Thursday, December 1, 2016
Lectionary Ruminations 2.5 for The 3rd Sunday of Advent (Year A)
Lectionary Ruminations 2.5 is a further revision and refinement of my Lectionary Ruminations and Lectionary Ruminations 2.0. Focusing on The Revised Common Lectionary Readings for the upcoming Sunday from New Revised Standard Version (NRSV) of the Bible, Lectionary Ruminations 2.5 draws on over thirty years of pastoral experience. Believing that the questions we ask are often more important than any answers we find, without over reliance on commentaries, I intend with sometimes pointed and sometimes snarky comments and Socratic like questions, to encourage reflection and rumination for readers preparing to lead a Bible study, draft liturgy, preach, or hear the Word. Reader comments are invited and encouraged.
We see more of Isaiah this week, the third week in a row the First Reading has come to us from this prophet. What is the connection between the health and productivity of the land and the well-being of the people of Israel?
35:1 Are wilderness and dry land to be taken literarily or are they metaphors? What is so special about the crocus? How can plants rejoice and sing? Blossoms would be a sight to behold as well as an aroma to appreciate.
35:2 How can the non-sentient wilderness and dry land rejoice? What glory belonged to Lebanon? What was the majesty of Carmel and Sharon? What are Carmel and Sharon?
35:3 This verse signals a shift from the land to people. Why do I appreciate this verse more the older I get?
35:4 In Isaiah’s context, who were those with a fearful heart? Who has a fearful heart in our context? The Scriptures usually admonish readers to fear God but here they are called to not fear even though God will come with vengeance and terrible recompense – to save.
35:5 Is this blindness and deafness meant to be taken literally or metaphorically?
35:6 In the case of humans, physical challenges are overcome. Here is another shift, this time from people back to the land, where we started. In the case of the land, situations are reversed.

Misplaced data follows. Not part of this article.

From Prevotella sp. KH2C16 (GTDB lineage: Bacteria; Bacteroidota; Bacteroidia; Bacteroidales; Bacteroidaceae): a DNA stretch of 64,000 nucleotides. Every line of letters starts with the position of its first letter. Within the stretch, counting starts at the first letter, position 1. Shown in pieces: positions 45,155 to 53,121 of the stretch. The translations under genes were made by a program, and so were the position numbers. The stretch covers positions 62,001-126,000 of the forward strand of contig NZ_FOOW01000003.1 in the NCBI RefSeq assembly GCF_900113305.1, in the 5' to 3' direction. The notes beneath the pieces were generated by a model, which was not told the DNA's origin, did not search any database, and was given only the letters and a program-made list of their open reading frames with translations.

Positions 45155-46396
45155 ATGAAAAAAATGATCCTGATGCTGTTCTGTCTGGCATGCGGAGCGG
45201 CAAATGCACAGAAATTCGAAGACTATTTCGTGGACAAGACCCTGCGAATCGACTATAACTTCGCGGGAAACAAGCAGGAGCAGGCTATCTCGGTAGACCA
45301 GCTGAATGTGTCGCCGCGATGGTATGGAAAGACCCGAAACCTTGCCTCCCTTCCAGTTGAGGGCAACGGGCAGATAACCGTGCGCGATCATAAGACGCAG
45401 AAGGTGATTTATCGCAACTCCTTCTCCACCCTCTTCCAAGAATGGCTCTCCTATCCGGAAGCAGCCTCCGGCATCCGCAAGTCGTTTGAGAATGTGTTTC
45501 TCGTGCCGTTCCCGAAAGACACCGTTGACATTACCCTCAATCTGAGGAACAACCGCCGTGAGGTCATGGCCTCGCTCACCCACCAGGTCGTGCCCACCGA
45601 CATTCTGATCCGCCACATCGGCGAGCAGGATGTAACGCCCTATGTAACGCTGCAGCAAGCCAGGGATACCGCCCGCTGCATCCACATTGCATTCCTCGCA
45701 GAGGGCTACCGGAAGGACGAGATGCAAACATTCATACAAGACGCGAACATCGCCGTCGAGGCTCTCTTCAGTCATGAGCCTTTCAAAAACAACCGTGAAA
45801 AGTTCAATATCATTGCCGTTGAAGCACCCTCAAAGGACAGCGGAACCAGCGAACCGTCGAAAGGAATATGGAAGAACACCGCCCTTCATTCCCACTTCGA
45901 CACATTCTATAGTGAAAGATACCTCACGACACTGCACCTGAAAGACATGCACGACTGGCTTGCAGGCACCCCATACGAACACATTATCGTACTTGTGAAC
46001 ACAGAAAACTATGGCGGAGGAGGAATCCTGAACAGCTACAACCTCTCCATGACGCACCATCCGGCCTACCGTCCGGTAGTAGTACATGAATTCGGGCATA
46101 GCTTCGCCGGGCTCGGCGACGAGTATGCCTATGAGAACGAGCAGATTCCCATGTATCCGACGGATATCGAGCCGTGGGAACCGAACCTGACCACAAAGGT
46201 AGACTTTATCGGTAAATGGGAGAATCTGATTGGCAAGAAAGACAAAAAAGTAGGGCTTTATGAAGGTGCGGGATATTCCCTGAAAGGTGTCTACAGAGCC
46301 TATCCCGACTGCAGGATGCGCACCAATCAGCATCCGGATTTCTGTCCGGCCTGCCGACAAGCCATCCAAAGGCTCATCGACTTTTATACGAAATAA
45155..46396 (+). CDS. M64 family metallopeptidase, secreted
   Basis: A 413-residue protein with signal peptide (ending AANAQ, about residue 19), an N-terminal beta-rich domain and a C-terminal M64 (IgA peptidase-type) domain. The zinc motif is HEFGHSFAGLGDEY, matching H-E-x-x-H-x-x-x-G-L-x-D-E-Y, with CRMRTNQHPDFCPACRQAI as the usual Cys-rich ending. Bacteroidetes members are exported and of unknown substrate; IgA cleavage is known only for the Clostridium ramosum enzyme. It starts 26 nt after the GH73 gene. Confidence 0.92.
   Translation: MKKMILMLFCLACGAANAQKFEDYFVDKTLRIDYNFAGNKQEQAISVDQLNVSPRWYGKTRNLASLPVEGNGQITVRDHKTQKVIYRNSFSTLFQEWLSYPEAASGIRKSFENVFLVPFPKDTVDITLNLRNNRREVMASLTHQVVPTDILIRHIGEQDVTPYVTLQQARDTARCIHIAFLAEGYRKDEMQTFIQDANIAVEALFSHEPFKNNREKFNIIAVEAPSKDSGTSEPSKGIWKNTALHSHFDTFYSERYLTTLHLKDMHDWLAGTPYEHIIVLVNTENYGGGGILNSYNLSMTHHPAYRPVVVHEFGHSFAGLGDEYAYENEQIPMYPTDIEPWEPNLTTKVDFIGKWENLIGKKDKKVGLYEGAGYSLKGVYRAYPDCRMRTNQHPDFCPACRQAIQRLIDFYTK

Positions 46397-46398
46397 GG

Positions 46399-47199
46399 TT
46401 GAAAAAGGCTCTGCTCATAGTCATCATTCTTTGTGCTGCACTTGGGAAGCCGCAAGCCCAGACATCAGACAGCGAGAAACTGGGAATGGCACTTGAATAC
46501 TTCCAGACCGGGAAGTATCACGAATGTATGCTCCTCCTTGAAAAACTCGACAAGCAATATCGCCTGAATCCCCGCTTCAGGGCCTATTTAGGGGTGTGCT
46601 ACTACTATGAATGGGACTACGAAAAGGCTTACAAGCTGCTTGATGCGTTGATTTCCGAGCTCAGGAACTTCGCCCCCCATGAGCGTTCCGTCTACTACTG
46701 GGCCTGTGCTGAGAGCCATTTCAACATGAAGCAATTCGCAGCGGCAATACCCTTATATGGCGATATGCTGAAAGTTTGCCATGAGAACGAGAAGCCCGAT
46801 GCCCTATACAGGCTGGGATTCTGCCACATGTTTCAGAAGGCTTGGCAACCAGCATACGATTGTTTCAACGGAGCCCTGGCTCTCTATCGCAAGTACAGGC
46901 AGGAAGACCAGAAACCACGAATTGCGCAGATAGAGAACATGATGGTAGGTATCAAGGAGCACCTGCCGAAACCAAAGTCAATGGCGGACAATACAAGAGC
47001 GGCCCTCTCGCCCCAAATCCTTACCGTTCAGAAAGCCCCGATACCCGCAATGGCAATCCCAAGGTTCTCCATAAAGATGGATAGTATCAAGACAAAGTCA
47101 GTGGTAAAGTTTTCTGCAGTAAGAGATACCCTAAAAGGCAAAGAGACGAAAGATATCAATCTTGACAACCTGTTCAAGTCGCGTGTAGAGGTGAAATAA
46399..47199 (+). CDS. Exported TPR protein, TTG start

35:7 I like pools, springs, reeds and rushes, but not swamps. What is this imagery communicating?
35:8 I find it amazing that Isaiah envisions a “highway”. Where does this highway lead? What does it connect? Apparently even some of God’s people can be fools.
35:9 This is not quite a vision of the peaceable kingdom but it is close. It almost seems like a vision of paradise, or heaven.
35:10 Must we interpret this Hebrew Scripture mention of “the ransomed of the Lord” with regard to the Christian doctrine of the Atonement? How can joy “be upon” anyone’s head?
146:5 In the context of this psalm and the Psalter, what does it mean to be “Happy”. I wonder if they are as happy as a room without a roof. Is this the same “happiness” enumerated in the Declaration of Independence? How are “help” and “hope” related?
146:6 How can we interpret and apply this imager without falling into the creationism-evolution debate? I think that in the context of the Psalmist “heaven and earth and sea” encompassed the whole known universe or cosmos. What does it mean to “keep faith”?
146:7-9 Is this an expression of the Bible’s preferential option for the poor and oppressed? How shall we Americans read and interpret this in light of our current national political debates?
146:10 What would happen to God’s reign if humanity becomes extinct? This verse could be used or adapted for use as a Call to Worship.